Press for The Chicago Angels Project

February 27, 2015 § Leave a comment

“…I like that ‘The Chicago Angels Project’ is straight-forward enough to be an uncluttered memorial.” —Christopher Borrelli, Chicago Tribune

“You can feel their spirits lifting off the wall.” —Exhibition co-organizer Laurie Glenn, in an interview with WDCB Public Radio

“There’s something compelling about seeing the violence done to young people through the eyes of their peers.” —Sue Ontiveros, Chicago Sun-Times

Chicago Angels Project prints, Chicago Tribune, Josef Glimer Gallery

Image by Nancy Stone, Chicago Tribune. (L to R) Christopher Love, 18, Briana Johnson, 17, Jameale Pickett, 17, Allan Green, 19, Sharrod Hill, 17 and DeAngel Groves, 15, holding up some of the artwork created by Uplift Community High School students.

The Chicago Angels Project Opening Reception

February 21, 2015 § Leave a comment

Almost a hundred faces grace the walls of Josef Glimer Gallery as part of The Chicago Angels Project, The Forgotten: Chicago Youth Lost to Gun Violence (2011/13), an exhibition exploring the devastation of gun violence in Chicago. The brightly colored linoleum block prints are by former and current students of Laura Mullkoff, an art teacher in Uptown’s Uplift Community High School. Each image memorializes a minor lost to gun violence from 2011-2013.

Set-up meant hanging 84 of these prints along the gallery’s largest wall. The result is heartwrenching for its sheer numbers but hopeful in its vibrance, at once an observance of death and a celebration of life.

Linoleum Block Prints, Chicago Angels Project, Josef Glimer Gallery Chicago

The exhibit also features pieces by local and international artists Susan Aurinko, Iwona Biedermann, David Gista, Doug Fogelson, Jean-Marc Giboux, Chris Hefner, Layne Jackson, Teresa James, Marvin Tate and Lee Tracy.

Lee Tracy, Hate Ruins Everything poster, Josef Glimer Gallery Chicago

Lee Tracy, Hate Ruins Everything, 2012, 27.5″ x 20,” Archival ink print on cotton rag paper, Edition of 5.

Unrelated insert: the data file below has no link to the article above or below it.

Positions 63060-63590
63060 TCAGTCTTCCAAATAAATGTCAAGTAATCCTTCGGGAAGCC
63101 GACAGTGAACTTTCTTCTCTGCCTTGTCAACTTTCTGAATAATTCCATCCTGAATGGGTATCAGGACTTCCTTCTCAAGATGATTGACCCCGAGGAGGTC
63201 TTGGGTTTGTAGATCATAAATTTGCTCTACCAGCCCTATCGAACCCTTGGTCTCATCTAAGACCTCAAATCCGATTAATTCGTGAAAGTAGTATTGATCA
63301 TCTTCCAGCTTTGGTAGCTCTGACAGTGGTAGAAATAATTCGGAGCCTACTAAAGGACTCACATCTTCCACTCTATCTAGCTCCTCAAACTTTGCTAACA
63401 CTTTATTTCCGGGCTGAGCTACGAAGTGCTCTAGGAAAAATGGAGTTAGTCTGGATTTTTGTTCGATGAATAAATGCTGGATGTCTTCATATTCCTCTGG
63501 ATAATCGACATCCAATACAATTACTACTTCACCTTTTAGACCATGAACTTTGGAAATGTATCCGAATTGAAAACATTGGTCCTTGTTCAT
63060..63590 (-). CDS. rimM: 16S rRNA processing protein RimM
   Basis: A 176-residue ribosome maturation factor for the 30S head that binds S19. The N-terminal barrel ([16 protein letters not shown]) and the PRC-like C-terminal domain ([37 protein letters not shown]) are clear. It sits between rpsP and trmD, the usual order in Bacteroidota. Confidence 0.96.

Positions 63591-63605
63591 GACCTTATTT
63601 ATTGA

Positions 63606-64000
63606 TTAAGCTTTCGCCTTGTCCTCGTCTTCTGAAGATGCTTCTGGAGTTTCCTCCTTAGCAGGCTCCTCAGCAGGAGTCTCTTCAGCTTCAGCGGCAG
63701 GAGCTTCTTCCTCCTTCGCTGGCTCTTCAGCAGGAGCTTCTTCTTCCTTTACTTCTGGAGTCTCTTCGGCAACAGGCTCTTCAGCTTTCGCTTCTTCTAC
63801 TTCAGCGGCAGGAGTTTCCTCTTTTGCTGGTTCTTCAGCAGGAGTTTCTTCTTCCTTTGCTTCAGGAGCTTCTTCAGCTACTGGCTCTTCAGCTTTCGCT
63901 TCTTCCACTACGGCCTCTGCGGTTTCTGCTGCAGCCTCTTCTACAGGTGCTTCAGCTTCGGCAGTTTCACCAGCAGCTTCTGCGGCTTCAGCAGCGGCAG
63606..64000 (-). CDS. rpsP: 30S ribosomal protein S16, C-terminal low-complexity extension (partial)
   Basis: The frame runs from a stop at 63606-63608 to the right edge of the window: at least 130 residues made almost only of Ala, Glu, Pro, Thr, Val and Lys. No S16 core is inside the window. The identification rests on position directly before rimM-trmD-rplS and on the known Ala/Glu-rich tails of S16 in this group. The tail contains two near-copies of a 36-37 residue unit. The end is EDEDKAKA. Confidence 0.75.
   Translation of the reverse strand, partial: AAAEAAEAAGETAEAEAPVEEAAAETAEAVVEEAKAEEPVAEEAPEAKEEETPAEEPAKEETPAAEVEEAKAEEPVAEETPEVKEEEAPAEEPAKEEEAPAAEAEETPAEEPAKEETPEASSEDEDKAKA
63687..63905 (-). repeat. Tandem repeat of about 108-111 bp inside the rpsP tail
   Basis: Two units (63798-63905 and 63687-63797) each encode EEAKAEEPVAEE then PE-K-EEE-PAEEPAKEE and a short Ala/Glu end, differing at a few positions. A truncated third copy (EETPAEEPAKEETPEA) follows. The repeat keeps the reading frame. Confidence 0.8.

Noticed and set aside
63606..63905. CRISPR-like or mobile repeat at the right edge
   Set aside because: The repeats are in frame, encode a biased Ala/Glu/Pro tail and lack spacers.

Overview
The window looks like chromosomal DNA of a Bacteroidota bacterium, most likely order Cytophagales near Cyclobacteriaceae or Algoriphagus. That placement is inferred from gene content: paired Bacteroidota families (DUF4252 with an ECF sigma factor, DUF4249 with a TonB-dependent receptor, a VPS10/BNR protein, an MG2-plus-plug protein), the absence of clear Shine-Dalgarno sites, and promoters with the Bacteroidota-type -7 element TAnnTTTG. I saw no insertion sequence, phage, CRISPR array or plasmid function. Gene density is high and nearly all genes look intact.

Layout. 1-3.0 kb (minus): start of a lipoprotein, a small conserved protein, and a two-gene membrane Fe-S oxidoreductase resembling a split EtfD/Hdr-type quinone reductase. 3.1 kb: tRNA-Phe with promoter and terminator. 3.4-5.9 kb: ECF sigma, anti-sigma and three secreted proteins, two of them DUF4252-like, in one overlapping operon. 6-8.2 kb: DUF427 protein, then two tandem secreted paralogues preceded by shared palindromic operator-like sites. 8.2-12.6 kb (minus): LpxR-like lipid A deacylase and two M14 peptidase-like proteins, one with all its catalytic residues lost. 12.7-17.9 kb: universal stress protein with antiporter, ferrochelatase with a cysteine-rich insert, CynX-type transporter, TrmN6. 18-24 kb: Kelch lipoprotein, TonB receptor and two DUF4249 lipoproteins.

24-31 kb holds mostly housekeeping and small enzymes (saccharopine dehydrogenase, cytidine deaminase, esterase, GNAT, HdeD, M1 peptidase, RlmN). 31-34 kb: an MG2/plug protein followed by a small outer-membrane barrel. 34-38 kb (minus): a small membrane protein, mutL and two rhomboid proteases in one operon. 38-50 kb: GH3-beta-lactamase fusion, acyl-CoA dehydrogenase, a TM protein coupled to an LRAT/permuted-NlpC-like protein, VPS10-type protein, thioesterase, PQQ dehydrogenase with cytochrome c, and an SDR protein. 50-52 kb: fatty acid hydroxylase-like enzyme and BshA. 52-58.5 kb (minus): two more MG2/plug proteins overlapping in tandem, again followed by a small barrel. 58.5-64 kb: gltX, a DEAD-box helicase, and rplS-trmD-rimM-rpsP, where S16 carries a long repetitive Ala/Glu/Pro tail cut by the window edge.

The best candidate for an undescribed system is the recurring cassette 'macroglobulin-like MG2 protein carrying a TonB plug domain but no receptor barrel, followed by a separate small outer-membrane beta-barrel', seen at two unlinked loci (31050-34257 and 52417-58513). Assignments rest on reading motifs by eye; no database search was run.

Marvin Tate, School Yard of Broken Dreams, assemblage, Josef Glimer Gallery Chicago

Marvin Tate, Schoolyard of Broken Dreams, 2014, 16” x 19.5” x 4,” Boxed assemblage with found objects & LED light.

Chicago Angels Project co-organizer Laurie Glenn originally met Mullkoff at a performance of The Gospel of Lovingkindness, a play examining the loss and forgiveness surrounding a teen gang slaying. Mullkoff had been working with her classes on the memorial prints since 2011, displaying them on her school’s walls to spark dialog amongst staff and students about the prevalence of violence in their community. Glenn, who runs the arts and policy salon ThinkArt, was inspired to help expand the project. Tiphanie Spencer, director of the member-based arts club The Arts Palette, soon joined the team as a collaborator.

Laurie Glenn, Chicago Angels Project, Josef Glimer Gallery Chicago

Chicago Angels Project co-organizer Laurie Glenn discussing the exhibition

At the opening, Glenn, Spencer and Mullkoff spoke of art’s power to start movements and their hope that violence prevention becomes a priority for Chicago’s policy-makers. The evening was then turned over to Uplift student artists, who sprinkled the evening with the stories behind their prints and several stunning spoken-word performances. Click here for video of an awesome group number by Jacoby Green, Monty Williams, Jameale Pickett and Devail Wills.

ChicagoAngelsProject4.5_JosefGlimerGalleryChicago

A spoken word performance by Uplift Community High School students at the Chicago Angels Project opening reception

“Linoleum block prints are the perfect medium to represent these lost children,” commented gallery owner Josef Glimer on both the despair and hope that the exhibit conveys. “When you cut into a linoleum block, you’re destroying it. But in that destruction something beautiful is created.”

Uplift Community High School Students Perform at Chicago Angels Project, Josef Glimer Gallery Chicago

The Chicago Angels Project will be on display until the end of February at Josef Glimer Gallery, 207 W. Superior in Chicago.

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